So which genders get which endings? I can't keep the -y, -e, and -a endings straight. I thought wine was masculine, and I thought -y was the masculine word ending?
-y or -i are masculine, -a is feminine, -e is neuter.
-y or -i may also be masculine personal, and -e may be not masculine-personal.
Wine is neuter.
As a native I don't think much about rules, but all verbs that come to my mind so far (apart from 'być'), have forms of 2nd person singular ending with 'sz' in present and future tenses, but 'ś' in past tense.
“Być” is the only one that ends with “ś”. However, the compound endings that have roots in the “być” verb retain its “ś” as well: “robiłbyś”, “powinnieneś”. But that’s a grammar feature, not an arbitrary feature of the verb. All verbs except “być” have “sz” in the plain present tense 2nd person singular.
Stop being arrogant. If you read carefully, you wouldn’t be confused. I’ve stated that it is a compound ending that has its roots in the “być” verb and that it is a grammar feature, not an arbitrary feature of the verb.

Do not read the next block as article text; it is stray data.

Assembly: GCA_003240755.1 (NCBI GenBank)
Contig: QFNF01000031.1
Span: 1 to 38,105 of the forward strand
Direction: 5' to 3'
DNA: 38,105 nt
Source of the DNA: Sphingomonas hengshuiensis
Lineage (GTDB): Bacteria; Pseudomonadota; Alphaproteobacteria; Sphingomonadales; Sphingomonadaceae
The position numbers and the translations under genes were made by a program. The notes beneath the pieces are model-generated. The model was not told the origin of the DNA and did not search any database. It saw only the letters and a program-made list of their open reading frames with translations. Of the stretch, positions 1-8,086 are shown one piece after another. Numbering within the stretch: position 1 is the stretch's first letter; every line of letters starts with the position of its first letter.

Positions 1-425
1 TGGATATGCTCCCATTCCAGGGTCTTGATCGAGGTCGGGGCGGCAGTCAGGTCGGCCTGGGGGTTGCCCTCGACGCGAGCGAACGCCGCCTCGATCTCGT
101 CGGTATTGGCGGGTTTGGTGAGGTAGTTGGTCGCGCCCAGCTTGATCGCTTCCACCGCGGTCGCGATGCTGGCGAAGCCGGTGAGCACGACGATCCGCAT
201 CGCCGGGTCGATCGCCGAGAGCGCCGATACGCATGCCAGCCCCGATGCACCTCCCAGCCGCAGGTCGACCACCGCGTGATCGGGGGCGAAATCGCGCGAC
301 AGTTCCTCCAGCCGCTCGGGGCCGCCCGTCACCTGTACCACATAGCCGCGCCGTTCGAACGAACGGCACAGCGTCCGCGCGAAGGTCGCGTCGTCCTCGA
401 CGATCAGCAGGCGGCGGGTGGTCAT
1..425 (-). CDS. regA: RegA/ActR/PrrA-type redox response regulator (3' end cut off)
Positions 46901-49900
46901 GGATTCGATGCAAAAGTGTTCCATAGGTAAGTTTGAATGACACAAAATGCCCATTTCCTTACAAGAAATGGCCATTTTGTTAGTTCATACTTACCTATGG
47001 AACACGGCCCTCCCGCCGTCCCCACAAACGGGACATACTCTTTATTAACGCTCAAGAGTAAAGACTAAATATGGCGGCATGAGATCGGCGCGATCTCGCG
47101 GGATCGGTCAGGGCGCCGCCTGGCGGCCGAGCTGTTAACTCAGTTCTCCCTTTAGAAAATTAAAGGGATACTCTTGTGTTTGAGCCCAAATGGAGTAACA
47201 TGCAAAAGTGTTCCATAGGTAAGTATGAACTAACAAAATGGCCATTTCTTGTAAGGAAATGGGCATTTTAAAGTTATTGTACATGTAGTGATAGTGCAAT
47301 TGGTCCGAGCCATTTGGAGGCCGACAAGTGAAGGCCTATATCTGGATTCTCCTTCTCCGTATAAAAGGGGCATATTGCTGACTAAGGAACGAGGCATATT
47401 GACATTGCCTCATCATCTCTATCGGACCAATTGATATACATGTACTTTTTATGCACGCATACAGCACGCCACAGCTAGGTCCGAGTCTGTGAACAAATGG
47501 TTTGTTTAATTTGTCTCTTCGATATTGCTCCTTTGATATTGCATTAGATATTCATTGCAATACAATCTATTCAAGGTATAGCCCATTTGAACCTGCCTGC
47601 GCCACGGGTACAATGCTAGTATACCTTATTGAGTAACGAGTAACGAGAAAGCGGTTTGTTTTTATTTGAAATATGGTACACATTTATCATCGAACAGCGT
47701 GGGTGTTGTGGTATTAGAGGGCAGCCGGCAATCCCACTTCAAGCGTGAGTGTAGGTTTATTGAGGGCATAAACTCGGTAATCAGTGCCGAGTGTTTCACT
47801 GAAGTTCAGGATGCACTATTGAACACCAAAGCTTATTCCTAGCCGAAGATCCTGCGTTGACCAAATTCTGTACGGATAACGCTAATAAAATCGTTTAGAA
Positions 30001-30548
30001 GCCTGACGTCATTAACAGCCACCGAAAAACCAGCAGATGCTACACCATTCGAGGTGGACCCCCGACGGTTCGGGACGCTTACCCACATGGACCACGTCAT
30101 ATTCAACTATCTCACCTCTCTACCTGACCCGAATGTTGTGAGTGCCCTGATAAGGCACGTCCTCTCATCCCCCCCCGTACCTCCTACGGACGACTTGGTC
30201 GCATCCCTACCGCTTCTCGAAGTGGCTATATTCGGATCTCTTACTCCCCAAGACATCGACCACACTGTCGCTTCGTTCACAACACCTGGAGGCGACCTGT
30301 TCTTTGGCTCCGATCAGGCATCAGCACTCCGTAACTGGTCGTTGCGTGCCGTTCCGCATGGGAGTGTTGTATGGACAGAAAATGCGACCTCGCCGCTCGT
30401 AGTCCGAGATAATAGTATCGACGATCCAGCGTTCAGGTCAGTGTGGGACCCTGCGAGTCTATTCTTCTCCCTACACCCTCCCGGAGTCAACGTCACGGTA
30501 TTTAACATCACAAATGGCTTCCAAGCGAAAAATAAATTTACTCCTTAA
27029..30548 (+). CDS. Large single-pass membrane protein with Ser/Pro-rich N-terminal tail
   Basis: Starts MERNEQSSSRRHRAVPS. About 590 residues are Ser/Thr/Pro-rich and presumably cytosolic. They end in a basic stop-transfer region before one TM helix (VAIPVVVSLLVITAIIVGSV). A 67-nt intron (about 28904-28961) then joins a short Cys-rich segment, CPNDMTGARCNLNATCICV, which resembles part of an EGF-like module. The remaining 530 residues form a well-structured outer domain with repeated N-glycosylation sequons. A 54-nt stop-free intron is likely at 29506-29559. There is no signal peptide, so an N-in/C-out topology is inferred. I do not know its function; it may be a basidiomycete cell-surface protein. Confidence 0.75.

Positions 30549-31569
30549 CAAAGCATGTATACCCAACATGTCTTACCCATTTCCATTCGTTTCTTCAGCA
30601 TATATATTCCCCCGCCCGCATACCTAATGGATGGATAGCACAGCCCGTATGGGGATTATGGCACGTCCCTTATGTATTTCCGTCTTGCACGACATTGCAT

I am not arrogant. All I am saying is that your answer is too extensive for this stage in the polish tree. Part of it just does not belong here.
is this an imperative sentence also? or the conjugation in imperative mood is differnent?
Imperative is different in Polish. I don't think there's a situation when it's identical to declarative.
For imperative, it would be "Pij stare wino!" (sg. you) or "Pijcie stare wino!" (pl. you).
the fact that you cannot see translation in the comment section is strange. Maybe try using website? you should be able to access it from the mobile device.
Correct translations are You are drinking old wine./ You drink old wine. (worth noting- you is one person)
Google translate is a good device if you need to get a meaning of the sentence, or really need to communicate with someone. It does not understand Polish grammar.
yeah. one time i put in "Przepraszam, Czy mówi pan po angielsku?" and it came out as "Sorry i speak english in english"!!!
Why are Western Slavic languages omitting the pronouns "ja", "on" etc? In Ukrainian you can't do that, e.g. "П'єш старе вино" is impossible and the only possible is "Ти п'єш старе вино" with "Ти".
I'd ask the other way round, why isn't Ukrainian (and from what I understand, Russian does that rarely) omitting them? ;) The form "pijesz" (or Ukrainian п'єш) makes it already perfectly clear what the subject is.